4 Incomplete data We already mentioned that minimum cardinalities restrict the treatment of incomplete information. Howe... er, we do not want to omit minimum cardinalities as they pro... ide information about the desired final state of data that is being stored in the database. The problem is sol... ed partitioning the information that is pro... ided the schema into two categories: consistency and completeness information. Class and association membership, maximum cardinalities, ACYCLIC-conditions, and attached procedures are consistency information. Minimum cardinalities and co... ering conditions for generalizations represent completeness information. (Attached procedures may be attached to any SE ED schema element. They are executed when an item of the corresponding schema element Is updated. Attached procedures are used to express complex integrity constraints. A generalization is co... erlng if e... ery data item must finally be specialized in a specialized class (or association) of this generalization. ) M;mipulating vague and incomplete d~t;) Manipulation of vague data requires an operation for re-classlfying an existing data item within a generalization hierarchy. As we allow for incomplete data, we may ha... e objects with u ndefined sub-objects and not yet existing relationships. The semantics of such objects in database operations Is simple: When the database is searched for data that meet certain selection criteria, an undefined object matches nothing. Taking joins or cartesian products Is not affected undefined items. This is due to the fact that entityrelationship based models define these operations on existing relationships only. Whene... er an update operation is executed, SEED checks all consistency rules, that are derivable from the consistency information mentioned abo... e, and that apply to the data being updated. Thus SEED permanently ensures database consistency. Formal detection of incompleteness is pro... ided operations which check the rules that are deri... able from the completeness conditions in the schema. VERSIONS AND VARIANTS Versions T he SEED version concept allows certain states of the database to b. preserved. It aims ot long term preser... ation, e.g. when a document has been finished or a product is released, as well as at short term logging, e.g. saving the database state before and after a session. However, SEED does not keep a log of e... ery database update. Versions are created explicitly taking a snapshot of the database. Additionally, there is always a current version representing the current state of the database. Every update changes this state, replacing the current version with a new one. When a current... ersion is to be saved, an explicit version generation mu st be performed prior to the update. Versions are identified a decimal classification. The classification tree reflects the version history. Versions cannot be modified, except for deletion. However, alternatives may be c reated selecting a historical version to become the current... erslon prior to the execution of a sequence of update operations. Work then continues on the basis of this version until it is sa... ed with a... ersion creation command and the original current... ersion is selected again. Retrieval of data from an old version is performed in the same way as retrieval from the current version. The version of interest is selected prior to the execution of retrie... al operations (with the current version as a default). SEED defines additional operations for h is tory retrie... al and na... igation, e.g. 'find all... ersions of object 'AlarmHandler', beginning with... erslon 2.0'.,.0,.0 c Current C c AlarmHandler Re... ised Description r-_/c 2.0 "Generates alarms from process data, triggers Operator Alert" 'Handles alarms derived from rocessdat " C Z.O "Handles alarms" 1.0 Figure 401: Sample objects and relationships with versions 651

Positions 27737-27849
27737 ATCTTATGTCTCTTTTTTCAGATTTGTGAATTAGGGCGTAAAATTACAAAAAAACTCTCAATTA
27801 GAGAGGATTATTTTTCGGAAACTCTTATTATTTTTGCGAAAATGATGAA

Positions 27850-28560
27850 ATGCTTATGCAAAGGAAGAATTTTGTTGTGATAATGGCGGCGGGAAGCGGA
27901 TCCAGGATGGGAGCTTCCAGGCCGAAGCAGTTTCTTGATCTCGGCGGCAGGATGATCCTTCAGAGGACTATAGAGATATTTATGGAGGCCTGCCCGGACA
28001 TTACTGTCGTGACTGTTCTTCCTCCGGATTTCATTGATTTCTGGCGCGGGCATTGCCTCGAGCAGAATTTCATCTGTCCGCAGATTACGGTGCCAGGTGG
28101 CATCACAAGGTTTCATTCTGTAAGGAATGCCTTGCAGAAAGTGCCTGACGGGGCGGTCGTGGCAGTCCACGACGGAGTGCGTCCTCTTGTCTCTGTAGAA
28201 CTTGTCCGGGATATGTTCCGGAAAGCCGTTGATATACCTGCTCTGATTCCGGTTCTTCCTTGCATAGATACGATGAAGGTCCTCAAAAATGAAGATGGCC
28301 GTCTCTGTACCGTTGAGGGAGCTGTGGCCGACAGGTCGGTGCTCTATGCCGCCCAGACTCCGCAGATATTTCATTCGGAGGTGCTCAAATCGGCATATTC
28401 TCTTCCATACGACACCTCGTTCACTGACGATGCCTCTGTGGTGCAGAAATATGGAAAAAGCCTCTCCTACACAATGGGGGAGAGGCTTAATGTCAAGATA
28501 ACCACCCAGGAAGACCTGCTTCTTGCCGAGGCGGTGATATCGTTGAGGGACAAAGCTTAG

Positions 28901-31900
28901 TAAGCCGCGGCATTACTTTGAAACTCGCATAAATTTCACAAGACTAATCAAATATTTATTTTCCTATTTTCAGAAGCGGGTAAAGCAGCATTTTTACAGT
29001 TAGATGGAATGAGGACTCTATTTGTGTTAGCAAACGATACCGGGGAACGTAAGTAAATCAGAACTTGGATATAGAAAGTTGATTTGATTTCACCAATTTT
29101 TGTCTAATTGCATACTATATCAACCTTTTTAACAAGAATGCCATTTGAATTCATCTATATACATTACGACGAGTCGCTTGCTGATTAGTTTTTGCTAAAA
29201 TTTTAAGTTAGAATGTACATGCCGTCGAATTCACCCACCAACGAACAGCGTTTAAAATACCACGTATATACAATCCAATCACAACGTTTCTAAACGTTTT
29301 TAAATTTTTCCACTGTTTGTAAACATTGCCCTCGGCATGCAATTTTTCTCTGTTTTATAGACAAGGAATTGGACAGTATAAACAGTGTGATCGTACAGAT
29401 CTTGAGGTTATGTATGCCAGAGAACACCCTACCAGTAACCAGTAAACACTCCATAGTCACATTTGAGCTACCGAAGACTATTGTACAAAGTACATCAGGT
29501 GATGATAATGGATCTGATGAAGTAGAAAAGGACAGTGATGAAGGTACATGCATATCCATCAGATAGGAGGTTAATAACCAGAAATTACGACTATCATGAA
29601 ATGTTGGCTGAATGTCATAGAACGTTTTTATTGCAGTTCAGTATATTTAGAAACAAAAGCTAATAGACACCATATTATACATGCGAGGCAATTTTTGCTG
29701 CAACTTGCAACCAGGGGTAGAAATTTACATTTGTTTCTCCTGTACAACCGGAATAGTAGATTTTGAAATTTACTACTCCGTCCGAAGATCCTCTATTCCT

5 When creating a version we do not save the complete database. We only store those objects and relationships that have been changed after the creation of the previous version. Items that have been deleted in this interval must also be recorded. This is made easy marking items as deleted instead of removing them physically. Fig. 4 shows an example of objects with multiple versions. The stored versions of an object are represented as a cluster of ovals. The version of a hierarchically structured object is composed of the versions of its sub-objects. In this example, we have information about three versions: 1.0, 2.0, and Current. From this, we can build views to particular versions. The view to a version with number n consists of the objects and relationships having the greatest version number that is less than or equal to n (provided that they are not marked as deleted). Figures 4b and 4c show the corresponding current version and version 1.0, respectively. When the schema is modified, the interpretation of versions that were created before this modification becomes a problem. Therefore, we must generate schema versions, too. Patterns and Variants Figure 4b: AlarmHandler Revised Description "Generates alarms from process data, triggers Operator Alert U Current version of data items of figure 4.1 AlarmHandler When entering information Into user often wishes to express data that are not reflected For example, the schema may define a class of procedures that are to be specified. A subclass of this class may contain the deadline for the completion of every procedure specification. If a user wishes to express that some procedures have a common deadline and wants to maintain that deadline value consistently for these objects, he/she cannot do so. in SEED, a pattern concept is provided for dealing with those situations: Any data item that is entered into the database can be marked as a pattern. Patterns are invisible to any retrieval operation and are not checked for consistency unless they are Inherited a 'normal' data Item. The semantics of patterns and inheritance is as follows: all retrieval operations view patterns as If they were inserted In the context of the inheritors. However, instead of a real insertion we establish a special inherits-relationship between a pattern and any of its inheritors. Thus pattern information cannot be updated in the j:ontext of the inheritors,. but only in the pattern itself. Conversely, any update of a pattern automatically propagates to all inheritors of that pattern. Returning to the example introduced above, the user may define a ' pattern procedure object with a given deadline. Every ' real procedure object that should share this deadline, inherits the pattern. The deadline value will be maintained consistently, as it is not changeable in the real objects, whereas a change in the pattern affects all Inheriting objects In the same way. There are several other applications for patterns, e.g. for templates, user defined constraints, or standardized data environments. Revised Description "Handles alarms" Figure 4c: Version 1.0 of data items of figure 4a Patterns also serve as a basis for managing variants: We define a I to be some sets of objects and have a part of their information in common, differ in some other parts. This means that every variant shares a part of its objects and relationships with the other members of the family (the so called common part), but has also objects and relationships that differ from the other members (the variant part). 6S8